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Treating a child with severe genetic skin disorder

Dermatologist’s care helps child walk again.

Jennie Riley's story

Anna Riley, SkinSerious patient story
Anna Riley, patient
My daughter Anna was born six weeks early. We didn’t know anything was wrong while I was in labor, but once she was born doctors were immediately concerned by the appearance of her skin. She was diagnosed with harlequin ichthyosis, a severe genetic skin disorder. Infants with this condition are born prematurely with very hard, thick skin covering most of their bodies and are at high risk of infections.

I connected with Dr. Craiglow on social media when Anna was 21 months old. Anna’s excess skin impacts her whole body: building up in her ears; impeding the formation of her eyelids, affecting her vision; limiting motion in her fingers and toes; affecting her ability to walk, requiring her to use a wheelchair; and putting her at a high risk for infection. Because her entire body is affected, Dr. Craiglow regularly communicates and collaborates with Anna’s other physicians.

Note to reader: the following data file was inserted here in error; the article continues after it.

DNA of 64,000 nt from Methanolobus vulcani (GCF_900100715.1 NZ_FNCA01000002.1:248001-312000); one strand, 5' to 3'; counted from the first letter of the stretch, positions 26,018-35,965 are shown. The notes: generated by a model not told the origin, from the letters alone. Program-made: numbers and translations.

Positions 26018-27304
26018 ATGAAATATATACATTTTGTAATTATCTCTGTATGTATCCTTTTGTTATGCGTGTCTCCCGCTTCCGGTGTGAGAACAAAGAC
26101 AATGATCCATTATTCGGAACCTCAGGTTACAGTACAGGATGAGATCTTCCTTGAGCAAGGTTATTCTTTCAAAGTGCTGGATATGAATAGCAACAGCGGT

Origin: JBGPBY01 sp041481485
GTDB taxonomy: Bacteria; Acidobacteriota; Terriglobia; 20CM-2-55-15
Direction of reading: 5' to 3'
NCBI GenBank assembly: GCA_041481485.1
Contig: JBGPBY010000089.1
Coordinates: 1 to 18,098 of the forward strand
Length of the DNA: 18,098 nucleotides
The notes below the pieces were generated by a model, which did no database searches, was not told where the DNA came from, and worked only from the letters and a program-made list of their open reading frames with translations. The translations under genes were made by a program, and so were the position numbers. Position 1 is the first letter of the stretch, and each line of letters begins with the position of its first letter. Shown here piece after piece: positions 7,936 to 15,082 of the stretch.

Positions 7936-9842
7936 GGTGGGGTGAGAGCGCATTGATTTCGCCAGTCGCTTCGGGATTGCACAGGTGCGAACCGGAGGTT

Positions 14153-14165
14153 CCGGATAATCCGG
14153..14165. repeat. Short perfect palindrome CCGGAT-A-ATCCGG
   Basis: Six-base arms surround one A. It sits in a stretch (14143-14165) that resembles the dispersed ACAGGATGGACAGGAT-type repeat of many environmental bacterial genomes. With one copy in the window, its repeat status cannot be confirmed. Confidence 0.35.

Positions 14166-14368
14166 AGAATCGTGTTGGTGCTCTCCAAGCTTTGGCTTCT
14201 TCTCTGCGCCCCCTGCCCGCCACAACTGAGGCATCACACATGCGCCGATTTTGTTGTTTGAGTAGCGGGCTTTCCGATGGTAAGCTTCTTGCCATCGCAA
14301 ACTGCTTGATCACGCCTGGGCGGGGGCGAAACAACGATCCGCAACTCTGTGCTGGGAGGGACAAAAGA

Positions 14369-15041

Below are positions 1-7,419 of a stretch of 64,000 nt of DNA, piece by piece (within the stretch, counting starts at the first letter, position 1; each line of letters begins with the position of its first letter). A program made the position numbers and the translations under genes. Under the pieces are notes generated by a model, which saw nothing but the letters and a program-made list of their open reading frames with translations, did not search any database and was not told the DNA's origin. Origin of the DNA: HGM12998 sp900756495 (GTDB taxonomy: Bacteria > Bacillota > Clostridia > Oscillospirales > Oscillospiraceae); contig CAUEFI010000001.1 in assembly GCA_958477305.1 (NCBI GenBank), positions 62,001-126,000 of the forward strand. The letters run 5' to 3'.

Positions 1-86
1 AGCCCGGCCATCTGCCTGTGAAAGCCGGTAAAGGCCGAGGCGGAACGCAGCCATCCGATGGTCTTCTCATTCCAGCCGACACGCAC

Harlequin ichthyosis is extremely rare and there is no cure. Treatment typically centers around bathing and moisturizing. But given the severity of the disease, Dr. Craiglow has worked to explore other options that might be more effective. We recently have had success with a medicine that modifies the immune system’s activities. This medication has reduced Anna’s redness and inflammation and, to our immense joy, helped her walk again. 

Dr. Craiglow feels more like a friend than a doctor. She responds day or night as issues arise and goes above and beyond what I’m used to from healthcare providers. Anna is taking her first ballet class, a significant milestone that we likely wouldn’t have reached without Dr. Craiglow’s expertise and dedication. Harlequin ichthyosis is a lifelong disease, and we are so grateful to have Dr. Craiglow to help us give Anna the best quality of life possible.

A dermatologist's perspective

Britt Craiglow, MD, FAAD

“Rare and severe diseases can have a debilitating effect on a person’s quality of life—especially when there is no cure or established treatment. I’m determined to find more effective therapies for harlequin ichthyosis so Anna and other patients like her can have an improved quality of life. Until then, I will continue collaborating with colleagues in other specialties to ensure Anna is as healthy and happy as possible and celebrate the little wins along the way.”

─ Britt Craiglow, MD, FAAD

Patient & physician stories

Learn how board-certified dermatologists have helped patients with serious skin disease and collaborated with other doctors to enhance patient care.

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